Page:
• BRIEF DESCRIPTION OF THE DRAWINGS
  • The teachings of the present embodiments can be readily understood by considering the following detailed description in conjunction with the accompanying drawings, in which:
  • FIG. 1 depicts a block diagram of a load balancing system in a multiple server network supporting multiple services according to one embodiment;
  • FIG. 2 graphically depicts the distribution of services in a four-server system load balancing according to one embodiment; and
  • FIG. 3 graphically depicts the distribution of services yielding uniform response time across multiple servers in a four-server system according to one embodiment.
  • To facilitate understanding, identical reference numerals have been used, where possible, to designate identical elements that are common to the figures.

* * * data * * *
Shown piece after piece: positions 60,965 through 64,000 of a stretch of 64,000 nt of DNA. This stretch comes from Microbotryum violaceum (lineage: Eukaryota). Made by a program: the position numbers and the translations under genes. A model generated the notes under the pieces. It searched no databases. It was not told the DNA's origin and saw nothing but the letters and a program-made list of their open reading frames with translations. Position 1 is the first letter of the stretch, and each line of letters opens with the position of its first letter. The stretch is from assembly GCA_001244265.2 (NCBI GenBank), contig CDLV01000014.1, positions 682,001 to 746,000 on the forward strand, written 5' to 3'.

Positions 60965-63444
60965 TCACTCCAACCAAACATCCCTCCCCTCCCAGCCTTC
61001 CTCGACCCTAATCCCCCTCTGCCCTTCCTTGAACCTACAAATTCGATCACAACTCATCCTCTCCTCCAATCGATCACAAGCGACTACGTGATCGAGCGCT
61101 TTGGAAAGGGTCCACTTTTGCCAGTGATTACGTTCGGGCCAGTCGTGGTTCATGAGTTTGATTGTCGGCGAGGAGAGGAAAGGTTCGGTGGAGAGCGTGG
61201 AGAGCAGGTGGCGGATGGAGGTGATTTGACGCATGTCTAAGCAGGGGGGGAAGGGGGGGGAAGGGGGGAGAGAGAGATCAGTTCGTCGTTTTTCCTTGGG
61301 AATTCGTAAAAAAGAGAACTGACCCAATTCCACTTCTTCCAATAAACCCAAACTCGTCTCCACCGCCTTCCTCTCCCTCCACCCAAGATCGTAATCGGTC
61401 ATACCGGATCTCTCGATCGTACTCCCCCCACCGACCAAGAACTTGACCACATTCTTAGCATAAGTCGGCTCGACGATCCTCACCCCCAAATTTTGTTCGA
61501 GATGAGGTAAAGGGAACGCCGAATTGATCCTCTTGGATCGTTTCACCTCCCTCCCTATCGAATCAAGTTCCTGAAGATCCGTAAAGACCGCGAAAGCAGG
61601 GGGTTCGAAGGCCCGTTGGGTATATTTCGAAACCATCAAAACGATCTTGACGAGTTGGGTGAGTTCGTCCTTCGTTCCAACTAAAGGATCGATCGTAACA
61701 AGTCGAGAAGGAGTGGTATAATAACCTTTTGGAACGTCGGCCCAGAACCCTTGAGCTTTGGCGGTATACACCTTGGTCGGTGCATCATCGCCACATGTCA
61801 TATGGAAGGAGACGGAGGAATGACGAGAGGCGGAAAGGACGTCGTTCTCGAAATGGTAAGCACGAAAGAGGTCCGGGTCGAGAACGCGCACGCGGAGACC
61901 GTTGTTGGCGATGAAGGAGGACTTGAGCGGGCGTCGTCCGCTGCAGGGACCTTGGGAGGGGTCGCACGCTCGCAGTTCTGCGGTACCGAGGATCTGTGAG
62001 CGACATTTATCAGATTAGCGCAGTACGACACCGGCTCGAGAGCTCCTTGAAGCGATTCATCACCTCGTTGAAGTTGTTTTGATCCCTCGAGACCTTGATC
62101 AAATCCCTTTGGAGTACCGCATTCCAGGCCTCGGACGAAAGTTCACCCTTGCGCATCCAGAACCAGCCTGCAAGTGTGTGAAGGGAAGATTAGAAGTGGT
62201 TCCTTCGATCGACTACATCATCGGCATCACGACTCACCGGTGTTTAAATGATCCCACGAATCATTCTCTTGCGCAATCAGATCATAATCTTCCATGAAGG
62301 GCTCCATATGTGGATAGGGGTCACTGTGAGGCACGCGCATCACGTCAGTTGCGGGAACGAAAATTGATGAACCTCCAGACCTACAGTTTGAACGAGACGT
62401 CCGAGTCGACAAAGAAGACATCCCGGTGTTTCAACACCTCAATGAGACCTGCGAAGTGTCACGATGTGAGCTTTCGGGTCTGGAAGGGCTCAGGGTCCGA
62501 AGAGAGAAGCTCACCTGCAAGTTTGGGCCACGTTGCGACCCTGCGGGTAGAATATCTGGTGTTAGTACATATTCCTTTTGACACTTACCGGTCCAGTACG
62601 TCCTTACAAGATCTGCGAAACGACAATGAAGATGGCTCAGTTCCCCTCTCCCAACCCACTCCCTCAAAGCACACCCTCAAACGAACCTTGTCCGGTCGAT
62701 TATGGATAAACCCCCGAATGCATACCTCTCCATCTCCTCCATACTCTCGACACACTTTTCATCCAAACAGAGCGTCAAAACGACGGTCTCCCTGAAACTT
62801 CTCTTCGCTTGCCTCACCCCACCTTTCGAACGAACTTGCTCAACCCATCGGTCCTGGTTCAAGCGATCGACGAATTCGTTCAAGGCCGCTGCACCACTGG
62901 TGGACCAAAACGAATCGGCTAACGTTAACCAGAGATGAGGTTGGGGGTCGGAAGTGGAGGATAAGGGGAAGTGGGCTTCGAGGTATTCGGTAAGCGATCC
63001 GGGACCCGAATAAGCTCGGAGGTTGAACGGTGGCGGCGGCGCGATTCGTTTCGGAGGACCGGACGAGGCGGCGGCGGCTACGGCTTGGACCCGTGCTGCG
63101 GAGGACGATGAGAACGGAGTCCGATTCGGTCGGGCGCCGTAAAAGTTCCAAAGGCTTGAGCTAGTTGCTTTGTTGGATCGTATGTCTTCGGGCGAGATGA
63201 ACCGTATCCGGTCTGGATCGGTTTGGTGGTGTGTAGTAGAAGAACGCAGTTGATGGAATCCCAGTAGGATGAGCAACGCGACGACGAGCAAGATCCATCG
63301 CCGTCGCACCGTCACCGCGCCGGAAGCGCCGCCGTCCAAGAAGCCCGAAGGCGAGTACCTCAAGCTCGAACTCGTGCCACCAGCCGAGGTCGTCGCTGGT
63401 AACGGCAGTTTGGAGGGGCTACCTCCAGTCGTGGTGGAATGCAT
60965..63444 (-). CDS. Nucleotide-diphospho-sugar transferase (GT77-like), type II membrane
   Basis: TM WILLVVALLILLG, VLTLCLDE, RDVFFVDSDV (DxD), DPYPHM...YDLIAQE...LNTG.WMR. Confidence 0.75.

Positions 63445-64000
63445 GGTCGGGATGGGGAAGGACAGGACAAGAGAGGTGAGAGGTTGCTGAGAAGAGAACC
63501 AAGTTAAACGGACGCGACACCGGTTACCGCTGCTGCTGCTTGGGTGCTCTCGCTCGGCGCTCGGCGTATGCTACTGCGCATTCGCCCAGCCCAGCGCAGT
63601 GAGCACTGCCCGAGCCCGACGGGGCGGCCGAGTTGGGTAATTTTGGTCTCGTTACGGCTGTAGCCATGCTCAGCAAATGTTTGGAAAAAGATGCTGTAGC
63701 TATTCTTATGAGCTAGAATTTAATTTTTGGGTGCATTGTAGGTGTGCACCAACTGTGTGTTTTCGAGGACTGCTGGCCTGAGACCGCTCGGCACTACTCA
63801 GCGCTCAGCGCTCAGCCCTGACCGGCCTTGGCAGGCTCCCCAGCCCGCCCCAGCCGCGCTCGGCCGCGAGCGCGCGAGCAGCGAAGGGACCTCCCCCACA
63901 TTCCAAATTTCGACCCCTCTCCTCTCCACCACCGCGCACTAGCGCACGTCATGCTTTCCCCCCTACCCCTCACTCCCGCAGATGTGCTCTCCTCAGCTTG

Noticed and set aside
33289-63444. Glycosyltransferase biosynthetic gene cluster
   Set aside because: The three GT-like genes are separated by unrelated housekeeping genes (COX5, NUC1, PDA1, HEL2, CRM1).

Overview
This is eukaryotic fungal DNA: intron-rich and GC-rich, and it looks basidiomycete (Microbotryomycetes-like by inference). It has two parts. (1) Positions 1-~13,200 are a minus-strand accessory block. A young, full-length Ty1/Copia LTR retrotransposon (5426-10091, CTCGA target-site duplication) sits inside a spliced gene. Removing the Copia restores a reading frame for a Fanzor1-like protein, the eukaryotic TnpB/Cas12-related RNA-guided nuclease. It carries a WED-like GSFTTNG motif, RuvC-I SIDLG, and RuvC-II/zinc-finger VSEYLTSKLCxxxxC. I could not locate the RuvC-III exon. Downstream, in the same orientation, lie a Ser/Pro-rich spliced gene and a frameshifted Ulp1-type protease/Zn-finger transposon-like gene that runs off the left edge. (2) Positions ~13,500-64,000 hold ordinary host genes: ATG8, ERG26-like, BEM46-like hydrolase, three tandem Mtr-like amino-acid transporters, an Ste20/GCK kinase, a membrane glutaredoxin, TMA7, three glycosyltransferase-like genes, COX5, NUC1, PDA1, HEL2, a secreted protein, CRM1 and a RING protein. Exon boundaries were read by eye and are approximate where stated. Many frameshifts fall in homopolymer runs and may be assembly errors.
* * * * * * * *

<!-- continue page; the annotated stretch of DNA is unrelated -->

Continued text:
• DETAILED DESCRIPTION OF THE INVENTION
  • The next generation of hosted environments is modeled on the premise that a particular server can run more than one service, for example, as one virtual machine per service on a physical server. Therefore, it is desirable to support more services using the same set of servers, since it is unlikely that these services will all be overloading the servers at the same time. Paradoxically, the response time for each service is dependent on the load of the server.